Alberta Cancer Foundation

On a Highway to Help

It was quite the sight to see. Seventy motorcycles rode 300 kilometres in formation between legion halls surrounding Edmonton for Motorcycles Ride Against Cancer (MRAC), a fundraising event for the Alberta Cancer Foundation’s Patient Financial Assistance Program (PFAP).

Event organizer Ray MacNeil had periodically organized fundraisers in support of cancer-related charities throughout the years but had his first two MRAC events in Alberta in 2009 and 2010, raising as much as $62,000. The fundraiser went on hiatus for a few years as his work schedule called for him to be out of town and available on short notice.

MRAC returned on July 20, 2019, and raised over $52,000 for PFAP, a program that provides financial support to patients in need who are undergoing active treatment. This program helps to cover costs such as food, housing, medication, childcare, and transportation so that patients can focus on healing rather than trying to make ends meet. Every year, the Foundation disperses more than $1 million to patients and families who need support across the province.

Throughout his childhood MacNeil, who is an electrician and welder and now works in construction management, recalls seeing both friends and family affected by the disease, so he chose the beneficiary with great care.

MRAC is an inclusive event. “Everybody is welcome to come on the ride, and it doesn’t matter what kind of motorcycle you have,” he says.

The event is what’s known as a poker run, which is a coordinated ride (by motorcycle, horses, boats etc.) between five different destinations where participants draw a playing card at each stop. They compete for the best hand, which is decided at the end of the day, with plaques awarded for first, second and third place. The participants of MRAC rode together between five legions in St. Albert, Devon, Mulhurst, Wetaskiwin and Leduc — some 300 km in all with 70 motorcycles carrying 81 riders from 16 different unions. In addition to advance fundraising primarily done by the unions, a donation jar was carried from stop to stop throughout the day.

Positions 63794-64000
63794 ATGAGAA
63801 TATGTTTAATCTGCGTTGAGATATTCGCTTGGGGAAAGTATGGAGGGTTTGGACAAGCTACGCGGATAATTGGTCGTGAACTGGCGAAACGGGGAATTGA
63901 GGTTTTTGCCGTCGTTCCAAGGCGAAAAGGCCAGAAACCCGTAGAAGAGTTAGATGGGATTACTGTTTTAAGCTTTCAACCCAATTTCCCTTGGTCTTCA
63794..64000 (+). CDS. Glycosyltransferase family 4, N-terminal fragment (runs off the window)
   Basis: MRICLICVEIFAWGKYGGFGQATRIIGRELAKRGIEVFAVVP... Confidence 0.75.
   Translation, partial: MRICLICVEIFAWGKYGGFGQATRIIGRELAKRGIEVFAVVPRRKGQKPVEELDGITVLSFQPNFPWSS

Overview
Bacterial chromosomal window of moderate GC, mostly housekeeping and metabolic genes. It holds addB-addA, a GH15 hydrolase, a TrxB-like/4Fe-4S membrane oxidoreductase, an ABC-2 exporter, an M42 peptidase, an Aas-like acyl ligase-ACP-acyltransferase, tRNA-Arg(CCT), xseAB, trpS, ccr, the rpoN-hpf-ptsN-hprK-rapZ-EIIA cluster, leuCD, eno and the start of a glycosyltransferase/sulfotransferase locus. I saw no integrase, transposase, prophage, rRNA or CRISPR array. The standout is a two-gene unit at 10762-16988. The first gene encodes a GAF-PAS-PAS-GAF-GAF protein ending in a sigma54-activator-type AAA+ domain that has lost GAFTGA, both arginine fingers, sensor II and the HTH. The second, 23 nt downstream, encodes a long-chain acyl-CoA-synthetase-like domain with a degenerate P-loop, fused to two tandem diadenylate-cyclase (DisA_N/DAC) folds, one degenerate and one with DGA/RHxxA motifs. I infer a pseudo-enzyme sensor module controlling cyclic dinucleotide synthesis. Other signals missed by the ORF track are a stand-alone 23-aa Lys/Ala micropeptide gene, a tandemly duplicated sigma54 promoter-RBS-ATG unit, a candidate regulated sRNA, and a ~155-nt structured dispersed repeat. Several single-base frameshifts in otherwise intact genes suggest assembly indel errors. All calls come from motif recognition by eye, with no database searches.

Union involvement is an essential part of the fundraiser. It’s that bond between workers that helped make MRAC such a success. MacNeil, who has been a member of the International Brotherhood of Electrical Workers Local 424 since 1973, encouraged the 14 unions represented by the Building Trades of Alberta to get on board and help raise funds.

Individual unions already donate to multiple charitable partners, but, on top of that, they reached into their coffers to rally behind the Alberta Cancer Foundation.

Bikers in the fundraiser are serious about giving, but they also like to have fun. Beyond first, second and third place, a special consolation prize called, ahem, the “horse’s ass” is awarded to whomever has the worst luck during the day. For example, one biker forgot to use his kickstand and his bike toppled over, a serious “gaffe” in the motorcycle community. This tradition serves as a reminder that giving is much more important than winning a hand of poker.

COVID-19 will likely force the event to pause this summer, but MacNeil is hopeful the unions will be engaged in different ways.